Is Caffeine Bad? How Much Does A Coffee Contain?


Welcome back to Corrado Firera’s Magazine? Today we will talk about caffeine and how much caffeine in a coffee is recommended by doctors and experts in the field.

Certain habits are directly or indirectly part of your daily routine. From pre-established meals to primary physiological needs, the list in this sense appears quite extensive. However, doing them automatically leads, often and willingly, not to take into account certain factors for your health. In the case of caffeine, for example, there are many aspects that affect the body. Whether they are positive or negative, they must be investigated with some attention in order to avoid dangerous consequences. A wide-ranging precaution that, in the long run, can strengthen one’s psycho-physical well-being and that must not overlook even a seemingly marginal detail such as the mg of caffeine in a coffee.

Caffeine in a coffee: pros and cons of an Italian ritual

An Italian practice such as that of coffee can positively or negatively affect the health of any individual. Being a natural stimulant par excellence, caffeine (also contained in other widely consumed foods and drinks) is sadly known for its harmful effects resulting from an intake that exceeds the recommended daily limit. An active ingredient with dark sides capable of causing sleep disturbances, tachycardia and anxiety; not indifferent alarm bells to be attenuated as soon as possible. In any case, numerous studies affirm the existence of benevolent properties that condition, with vivacity, one’s attitude towards everyday life.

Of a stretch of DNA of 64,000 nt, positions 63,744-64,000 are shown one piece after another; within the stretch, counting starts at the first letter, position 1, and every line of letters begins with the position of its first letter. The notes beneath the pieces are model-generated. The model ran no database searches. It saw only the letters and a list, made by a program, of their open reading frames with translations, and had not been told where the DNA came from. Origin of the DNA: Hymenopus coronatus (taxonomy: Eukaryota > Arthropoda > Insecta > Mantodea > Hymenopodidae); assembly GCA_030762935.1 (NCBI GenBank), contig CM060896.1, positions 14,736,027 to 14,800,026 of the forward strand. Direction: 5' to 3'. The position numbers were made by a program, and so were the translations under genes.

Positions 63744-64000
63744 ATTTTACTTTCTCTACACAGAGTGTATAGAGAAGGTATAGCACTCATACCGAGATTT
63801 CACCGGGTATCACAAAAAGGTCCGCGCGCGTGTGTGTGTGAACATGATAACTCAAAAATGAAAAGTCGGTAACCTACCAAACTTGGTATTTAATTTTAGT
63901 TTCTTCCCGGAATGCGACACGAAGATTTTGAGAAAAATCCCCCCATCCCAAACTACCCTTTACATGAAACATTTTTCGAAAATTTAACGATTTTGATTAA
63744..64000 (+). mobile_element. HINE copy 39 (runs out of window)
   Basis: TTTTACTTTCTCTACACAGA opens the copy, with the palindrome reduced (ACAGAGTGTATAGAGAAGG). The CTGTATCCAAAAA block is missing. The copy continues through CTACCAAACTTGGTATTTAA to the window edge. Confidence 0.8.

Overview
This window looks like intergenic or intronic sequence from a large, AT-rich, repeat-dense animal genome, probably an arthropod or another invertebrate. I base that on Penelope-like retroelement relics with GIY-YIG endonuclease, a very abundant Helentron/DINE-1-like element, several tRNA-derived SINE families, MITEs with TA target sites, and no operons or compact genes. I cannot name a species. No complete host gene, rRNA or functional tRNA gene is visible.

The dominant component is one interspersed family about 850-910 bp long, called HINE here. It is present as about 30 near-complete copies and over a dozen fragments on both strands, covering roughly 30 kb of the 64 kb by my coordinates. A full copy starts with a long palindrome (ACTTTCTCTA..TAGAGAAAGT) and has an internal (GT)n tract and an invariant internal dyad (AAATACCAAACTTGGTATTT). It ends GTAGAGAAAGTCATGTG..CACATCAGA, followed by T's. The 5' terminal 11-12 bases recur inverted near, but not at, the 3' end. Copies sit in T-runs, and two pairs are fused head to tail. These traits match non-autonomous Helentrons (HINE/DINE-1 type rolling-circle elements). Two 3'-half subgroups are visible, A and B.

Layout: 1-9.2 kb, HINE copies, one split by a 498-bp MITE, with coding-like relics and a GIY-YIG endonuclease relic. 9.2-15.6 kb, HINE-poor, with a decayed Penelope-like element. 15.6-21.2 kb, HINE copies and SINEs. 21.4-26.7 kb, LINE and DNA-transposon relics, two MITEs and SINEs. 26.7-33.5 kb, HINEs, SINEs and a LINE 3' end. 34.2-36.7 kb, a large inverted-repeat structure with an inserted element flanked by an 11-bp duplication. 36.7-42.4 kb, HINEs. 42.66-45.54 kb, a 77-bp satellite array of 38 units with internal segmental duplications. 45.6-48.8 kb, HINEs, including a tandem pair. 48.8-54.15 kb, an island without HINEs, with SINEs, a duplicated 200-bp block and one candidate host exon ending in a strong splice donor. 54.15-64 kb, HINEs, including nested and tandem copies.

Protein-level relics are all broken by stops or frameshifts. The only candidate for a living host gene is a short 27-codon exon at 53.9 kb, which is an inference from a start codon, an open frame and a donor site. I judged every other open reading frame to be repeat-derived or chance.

What it is and how it works

As mentioned above, caffeine is a natural stimulant found in cocoa, coffee and tea plants. But how exactly does it work? Well, its peculiarities stimulate the brain and the central nervous system helping to stay focused and fight the typical symptoms of fatigue. In soft drinks and ginseng coffee, caffeine is present in predetermined quantities which then, depending on the period, have been modified. The first, in fact, arrived on the market at the end of the 1800s; later, energy drinks, such as Red Bull, followed. Nowadays, 80% of the world population consumes such products every day. But the recommended daily dose in an effective diet is 300 mg, which is 3 cups of espresso or 6 cups of tea.

Caffeine: effects on the body

Once consumed, the caffeine is absorbed by the intestine and then enters the bloodstream: all this takes place within 20 minutes. The first beneficial effects are felt within an hour; vice versa, if you are intolerant, the first organic disorders could occur. After that, it is transferred to the liver and broken down so that it can spread. The main effect is found on the brain as it blocks adenosine, a neurotransmitter that relaxes the brain making you feel tired. Hence, caffeine helps stay alert by counteracting the adenosine levels that build up throughout the day. A concrete remedy when you work for several hours and an above average level of attention is required.

Soaring adrenaline

A transversal element, which, however, can even increase the levels of adrenaline in the blood and increase the brain activity of the neurotransmitters norepinephrine and dopamine. An explosive combination at times, the outcome of which triggers a state of concentration, alertness and remarkable excitement. In fact, it is no mystery that caffeine is often referred to as a psychoactive drug. The states of “alteration” cited lead to this conclusion and must warn anyone who exceeds without a minimum of self-love.